A Case of Facelift Envy
At home I couldn't stop thinking about it—both Beth's decision and my declaration that I'd never take the plunge. Since she'd sworn me to secrecy, there was no one I could confide in. Except, of course, my husband, who fell under the spousal privilege clause.
Predictably, he wasn't much help. "You want one?" he asked. "Do it."
"It's so expensive. And what if the scalpel slips? I'll be disfigured for life and it will be my own damn fault."
"So don't," he said. "It's not as if you need it."
That was the most confounding thing he could have said. Was he being kind, pretending not to notice what was happening to my 53-year-old face? Or was he really that oblivious? And if he was, giving him a reality tour was the last thing I wanted to do. Once I pointed out the tracks of time, he'd never not notice them.
Beth would be the perfect person to talk to about this, but in the month leading up to her procedure, she needed nothing but unmitigated support. I reassured her endlessly about her highly recommended surgeon who wouldn't make a mistake, about the anesthesia she'd easily tolerate, about the pain and sleep medication she'd have available. We even agreed on the alibi she'd circulate among our friends to explain her sudden absence: an unexpected two-week business trip with a two-week vacation tacked on. But as she grew calmer, I became more uneasy.
It isn't as if I'm some kind of purist. I cling to the illusion of youth as stubbornly as anyone: I color my hair, wear makeup, and throw my money away on ridiculously expensive eye gel and face cream. In one sense, having a facelift could be seen as simply the next step along the continuum.
But something stayed my hand from making an appointment. Although it wasn't fear, it was something equally powerful I couldn't name. By the time Beth went under the knife, I still hadn't figured it out.
Twenty-four hours post-op, home after spending the night at the doctor's facility, Beth phoned.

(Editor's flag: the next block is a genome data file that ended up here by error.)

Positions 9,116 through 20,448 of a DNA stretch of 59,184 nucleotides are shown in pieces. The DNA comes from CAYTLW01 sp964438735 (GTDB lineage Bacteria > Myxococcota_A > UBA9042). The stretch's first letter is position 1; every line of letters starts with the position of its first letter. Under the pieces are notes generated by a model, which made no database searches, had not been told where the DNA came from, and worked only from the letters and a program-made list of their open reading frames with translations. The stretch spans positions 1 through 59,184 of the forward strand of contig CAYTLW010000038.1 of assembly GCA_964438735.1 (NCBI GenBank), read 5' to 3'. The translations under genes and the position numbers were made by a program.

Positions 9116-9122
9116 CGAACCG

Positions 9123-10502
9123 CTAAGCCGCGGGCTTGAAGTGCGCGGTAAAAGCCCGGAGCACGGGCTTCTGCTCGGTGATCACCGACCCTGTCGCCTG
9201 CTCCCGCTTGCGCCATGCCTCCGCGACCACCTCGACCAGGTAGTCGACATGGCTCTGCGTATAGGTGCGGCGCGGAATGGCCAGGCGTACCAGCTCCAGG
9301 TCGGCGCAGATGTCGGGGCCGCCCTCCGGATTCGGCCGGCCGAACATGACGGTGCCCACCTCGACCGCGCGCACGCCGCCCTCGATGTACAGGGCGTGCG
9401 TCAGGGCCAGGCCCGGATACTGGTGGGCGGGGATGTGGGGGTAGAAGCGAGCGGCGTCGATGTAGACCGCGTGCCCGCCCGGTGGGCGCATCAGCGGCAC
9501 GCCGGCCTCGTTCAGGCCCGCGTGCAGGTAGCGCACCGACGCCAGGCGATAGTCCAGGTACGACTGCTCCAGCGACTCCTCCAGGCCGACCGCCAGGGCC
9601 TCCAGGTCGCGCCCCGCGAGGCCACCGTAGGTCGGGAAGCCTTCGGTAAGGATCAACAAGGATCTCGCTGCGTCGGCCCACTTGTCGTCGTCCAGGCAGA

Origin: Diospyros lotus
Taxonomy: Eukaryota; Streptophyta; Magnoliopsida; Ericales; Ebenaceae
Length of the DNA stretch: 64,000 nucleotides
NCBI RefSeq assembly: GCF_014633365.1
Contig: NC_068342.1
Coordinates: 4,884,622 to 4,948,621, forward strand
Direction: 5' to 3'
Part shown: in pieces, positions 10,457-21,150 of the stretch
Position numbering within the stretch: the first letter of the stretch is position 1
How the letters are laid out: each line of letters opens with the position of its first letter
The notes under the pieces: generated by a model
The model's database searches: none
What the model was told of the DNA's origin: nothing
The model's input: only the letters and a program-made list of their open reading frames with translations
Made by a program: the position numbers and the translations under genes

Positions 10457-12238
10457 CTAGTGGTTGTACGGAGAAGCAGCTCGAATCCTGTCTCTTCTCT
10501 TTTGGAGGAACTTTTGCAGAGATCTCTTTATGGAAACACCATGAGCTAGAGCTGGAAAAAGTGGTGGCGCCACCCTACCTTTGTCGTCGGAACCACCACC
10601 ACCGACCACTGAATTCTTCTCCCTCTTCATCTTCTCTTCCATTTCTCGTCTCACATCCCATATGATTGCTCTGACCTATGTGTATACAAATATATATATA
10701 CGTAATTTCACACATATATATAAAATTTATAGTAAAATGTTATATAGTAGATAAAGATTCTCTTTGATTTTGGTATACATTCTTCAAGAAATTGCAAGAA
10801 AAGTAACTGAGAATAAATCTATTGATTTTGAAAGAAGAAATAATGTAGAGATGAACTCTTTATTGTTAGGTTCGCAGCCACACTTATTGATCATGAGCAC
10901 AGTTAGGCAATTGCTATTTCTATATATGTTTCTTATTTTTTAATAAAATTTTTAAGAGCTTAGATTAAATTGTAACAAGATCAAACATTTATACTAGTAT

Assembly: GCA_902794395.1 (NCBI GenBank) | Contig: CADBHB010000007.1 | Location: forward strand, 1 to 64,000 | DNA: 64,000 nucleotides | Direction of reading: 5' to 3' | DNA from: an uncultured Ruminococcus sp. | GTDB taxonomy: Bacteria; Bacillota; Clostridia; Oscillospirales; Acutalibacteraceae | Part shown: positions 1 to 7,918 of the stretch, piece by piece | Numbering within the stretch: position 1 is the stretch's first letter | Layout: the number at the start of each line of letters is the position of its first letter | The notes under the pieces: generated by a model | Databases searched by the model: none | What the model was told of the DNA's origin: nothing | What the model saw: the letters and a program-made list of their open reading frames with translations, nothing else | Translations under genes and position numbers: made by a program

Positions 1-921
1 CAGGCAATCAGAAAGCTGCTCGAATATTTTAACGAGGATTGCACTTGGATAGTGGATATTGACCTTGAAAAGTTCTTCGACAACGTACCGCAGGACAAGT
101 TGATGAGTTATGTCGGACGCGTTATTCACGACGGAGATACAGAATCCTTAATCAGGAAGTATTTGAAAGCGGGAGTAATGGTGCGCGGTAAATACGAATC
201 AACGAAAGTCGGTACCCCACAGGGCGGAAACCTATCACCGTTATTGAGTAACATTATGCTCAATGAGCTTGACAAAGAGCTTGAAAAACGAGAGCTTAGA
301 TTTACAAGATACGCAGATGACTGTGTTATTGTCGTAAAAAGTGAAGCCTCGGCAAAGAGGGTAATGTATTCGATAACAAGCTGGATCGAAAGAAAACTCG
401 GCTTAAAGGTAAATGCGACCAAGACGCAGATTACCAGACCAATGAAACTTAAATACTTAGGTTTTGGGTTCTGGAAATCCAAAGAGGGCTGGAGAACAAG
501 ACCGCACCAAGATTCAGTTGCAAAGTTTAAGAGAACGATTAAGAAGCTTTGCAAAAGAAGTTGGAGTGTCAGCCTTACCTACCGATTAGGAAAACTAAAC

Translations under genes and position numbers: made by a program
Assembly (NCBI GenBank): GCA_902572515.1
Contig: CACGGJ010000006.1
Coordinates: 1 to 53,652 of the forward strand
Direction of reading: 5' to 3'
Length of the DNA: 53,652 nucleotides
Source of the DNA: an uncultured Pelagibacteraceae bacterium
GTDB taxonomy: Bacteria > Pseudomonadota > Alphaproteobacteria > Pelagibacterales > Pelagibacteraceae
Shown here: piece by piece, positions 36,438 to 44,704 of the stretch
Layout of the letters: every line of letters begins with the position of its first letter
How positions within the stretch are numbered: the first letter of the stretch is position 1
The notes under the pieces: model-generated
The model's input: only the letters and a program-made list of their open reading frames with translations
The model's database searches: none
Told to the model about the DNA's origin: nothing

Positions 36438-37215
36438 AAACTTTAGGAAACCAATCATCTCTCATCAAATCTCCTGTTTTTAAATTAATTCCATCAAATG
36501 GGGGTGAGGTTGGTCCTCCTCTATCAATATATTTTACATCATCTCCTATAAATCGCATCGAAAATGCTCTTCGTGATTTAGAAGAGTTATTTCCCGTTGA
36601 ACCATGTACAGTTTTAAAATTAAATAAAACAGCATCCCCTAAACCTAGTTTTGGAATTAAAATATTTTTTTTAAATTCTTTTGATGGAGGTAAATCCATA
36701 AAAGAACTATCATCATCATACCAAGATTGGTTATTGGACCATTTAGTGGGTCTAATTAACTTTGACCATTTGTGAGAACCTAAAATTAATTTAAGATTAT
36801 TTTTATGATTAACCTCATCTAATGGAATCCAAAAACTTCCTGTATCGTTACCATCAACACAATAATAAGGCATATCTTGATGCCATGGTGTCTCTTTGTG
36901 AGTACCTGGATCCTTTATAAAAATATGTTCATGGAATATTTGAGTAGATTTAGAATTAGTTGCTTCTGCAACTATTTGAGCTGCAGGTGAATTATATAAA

"Why didn't you stop me?" she cried.
"Does it hurt?"
"It hurts everywhere. You can't imagine what I look like—bruises, swelling. I can't eat, I can't sleep.... You should have talked me out of it," she trailed off.
She wouldn't let me come visit her. We spoke every day, though, and each conversation brought fresh complaints: Her face was so swollen she couldn't read or even watch TV, the bruises were turning brighter shades of purple rather than lessening, she had to sleep sitting up.
On the tenth day, she said I could come over. "The door's open," she yelled, when I rang the bell. I let myself in, and then I saw her.
"I look horrible, I know," she said as she heard me gasp. But I wasn't reacting to the purple bruises, bulges, and swelling. I gasped because I could see, through the god-awful mess that was her face, how the surgery had erased at least ten years. Maybe more. She looked closer in age to her 20-year-old daughter than to me. It had worked. She was transformed.
In her kitchen she talked about the special makeup she'd have to wear for at least a month when going out, about her follow-up appointments, about the fact that her face wouldn't be "set" for an entire year. I listened, but all I wanted to do was stare unabashedly at her, the way you do at a new baby, trying to take in all the available information, not miss a crease or an eyelash. The more closely I looked, the more depressed I became. We'd gone everywhere together, and now I couldn't see myself going anywhere with her. I'd be the matron, the invisible older sister. Maybe I'd be mistaken for her aunt.